Benevolent eating with Ellie // Discussion with Julien Vézina on the pleasure of eating

- By Ellie Gauthier, nutritionist
Discussion with Julien Vézina on the pleasure of eating

Julien Vézina is co-owner and "cocktails/beverages" director of the Honō Izakaya et Hono Ramen in the Saint-Roch district of Quebec, two restaurants with Japanese flavors prized for their warmth and conviviality. Julien is also an avid runner in his spare time. He kindly agreed to discuss with me what the pleasure of eating represents for him through his daily life as a restaurant owner, alongside his interest in running.
Over a good coffee, we explored together how food brings us together, gives us pleasure and makes us reconnect with our roots. Our observation: food is much more than calories or nutrients for our body. They are intrinsically part of our sociological and cultural universe. We therefore hope, in all modesty, that this little interview on the pleasure of eating can resonate with you as well.
First, what is your professional background?
I have a rather atypical background. Since I was very young, I have always felt the call to be my own "boss", without really understanding why. At CÉGEP, I completed a technique in commercial management and marketing and then worked in web marketing. I liked my job, but I was not passionate about it. On the other hand, catering had always both attracted and intimidated me. When the Post office opened its doors, I finally seized the opportunity and landed a host position there. I then held the positions of manager of the bar program in Quebec and partner at the restaurant L'Entrepôt Mont-Royal. A little later I went to work at theStudio to see a completely different approach to restoration and "do some volume". At that time, my partner Patrick Beaulieu and I had in mind to create a bar focused on cocktails. When we visited big cities like Montreal or Toronto, we used to go to “Izayaka”, which means “tavern” or “brasserie” in Japanese, and we wanted to introduce the concept to Quebec. One thing leading to another, we finally decided to integrate Japanese dishes into our concept, to create a real “Izakaya”. We then met Ariane and Thomas, who joined us to set up the project. Honō Izakaya and Honō Ramen will be open for 5 years and 1 year respectively next February!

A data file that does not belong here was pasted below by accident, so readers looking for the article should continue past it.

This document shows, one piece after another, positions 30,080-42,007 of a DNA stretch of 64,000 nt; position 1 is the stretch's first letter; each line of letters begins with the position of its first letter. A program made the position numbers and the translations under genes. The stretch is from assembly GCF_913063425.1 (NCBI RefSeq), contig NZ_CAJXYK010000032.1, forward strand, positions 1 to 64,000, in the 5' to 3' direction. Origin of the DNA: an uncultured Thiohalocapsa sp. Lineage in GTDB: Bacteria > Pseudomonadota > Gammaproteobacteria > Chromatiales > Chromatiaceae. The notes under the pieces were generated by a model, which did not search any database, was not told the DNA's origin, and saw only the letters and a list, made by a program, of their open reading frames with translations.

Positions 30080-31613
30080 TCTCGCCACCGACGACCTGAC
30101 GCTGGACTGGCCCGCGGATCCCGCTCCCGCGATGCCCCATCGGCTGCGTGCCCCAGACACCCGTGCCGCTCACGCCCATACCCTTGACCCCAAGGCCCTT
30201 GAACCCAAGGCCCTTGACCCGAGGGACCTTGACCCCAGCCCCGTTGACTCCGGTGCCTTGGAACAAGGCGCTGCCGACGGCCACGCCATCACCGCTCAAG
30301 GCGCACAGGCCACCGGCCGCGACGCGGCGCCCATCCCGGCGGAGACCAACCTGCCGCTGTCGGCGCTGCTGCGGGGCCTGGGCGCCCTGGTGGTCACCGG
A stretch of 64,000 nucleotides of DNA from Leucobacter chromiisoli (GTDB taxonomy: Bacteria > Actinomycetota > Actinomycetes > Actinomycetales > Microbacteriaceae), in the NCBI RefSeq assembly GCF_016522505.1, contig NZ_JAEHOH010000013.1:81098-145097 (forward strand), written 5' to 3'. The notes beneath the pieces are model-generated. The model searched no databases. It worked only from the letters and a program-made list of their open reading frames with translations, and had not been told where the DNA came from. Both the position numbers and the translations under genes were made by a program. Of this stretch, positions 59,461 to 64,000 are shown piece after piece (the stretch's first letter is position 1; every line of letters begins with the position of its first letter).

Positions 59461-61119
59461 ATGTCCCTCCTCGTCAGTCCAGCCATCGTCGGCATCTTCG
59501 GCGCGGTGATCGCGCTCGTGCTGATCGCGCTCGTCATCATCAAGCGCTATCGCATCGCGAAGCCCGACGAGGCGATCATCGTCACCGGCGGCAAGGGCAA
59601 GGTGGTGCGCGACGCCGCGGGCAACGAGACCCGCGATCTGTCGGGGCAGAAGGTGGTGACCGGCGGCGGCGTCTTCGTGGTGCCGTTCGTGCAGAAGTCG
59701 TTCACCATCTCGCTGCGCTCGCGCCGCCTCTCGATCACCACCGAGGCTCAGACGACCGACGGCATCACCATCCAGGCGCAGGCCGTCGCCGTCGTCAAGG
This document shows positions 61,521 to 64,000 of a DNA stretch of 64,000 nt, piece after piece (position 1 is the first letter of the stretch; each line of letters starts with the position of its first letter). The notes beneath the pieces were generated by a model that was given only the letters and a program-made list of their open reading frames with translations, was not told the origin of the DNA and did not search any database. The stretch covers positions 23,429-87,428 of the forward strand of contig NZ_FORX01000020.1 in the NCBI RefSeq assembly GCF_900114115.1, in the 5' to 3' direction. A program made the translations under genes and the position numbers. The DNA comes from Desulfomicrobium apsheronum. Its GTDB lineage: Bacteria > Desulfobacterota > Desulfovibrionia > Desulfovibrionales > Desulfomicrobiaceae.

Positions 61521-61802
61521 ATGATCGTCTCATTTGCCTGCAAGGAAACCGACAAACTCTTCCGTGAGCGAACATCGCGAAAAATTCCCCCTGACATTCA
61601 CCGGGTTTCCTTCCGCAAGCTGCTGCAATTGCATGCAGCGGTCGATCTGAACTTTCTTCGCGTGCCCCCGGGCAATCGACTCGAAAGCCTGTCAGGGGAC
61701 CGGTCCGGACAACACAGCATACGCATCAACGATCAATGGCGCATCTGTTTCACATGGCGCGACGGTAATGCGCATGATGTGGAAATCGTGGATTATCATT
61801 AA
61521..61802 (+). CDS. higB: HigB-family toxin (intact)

What does the pleasure of eating mean to you?
When I think of the pleasure of eating, I think of sharing and the people who find themselves around the table. Moreover, since I was young, I have seen my parents and my grandparents cook and I often cook with them. The acts of eating and cooking have therefore always been unifying moments for me, where we share knowledge and memories. They are also opportunities to discover new flavors and new ingredients.
For me, the pleasure of eating also means eating locally, both to reduce our environmental impact and to consume tastier fruits and vegetables. Why buy strawberries from California when you have the best strawberries in the world growing just a few miles from here? And a tomato that your friend grew in Portneuf has so much more flavor than a tomato imported from Mexico, which was picked underripe only so that it could arrive "red" on our grocery shelves. after several hundred kilometers traveled. On this momentum, I would even say that since the Covid, I somehow feel the call to return to the earth. Indeed, I started to take training and learn more about organic farming and permaculture. Moreover, as my father comes from a family of farmers and that he took over the torch of the land from his parents to "keep it in the family", I allow myself to daydream about future projects, on this this. Moreover, my two "pandemic" revelations who inspire me for their vision of agriculture are Jean-Martin Fortier (farmer specializing in organic farming and author), and Marc Séguin (painter, author and filmmaker).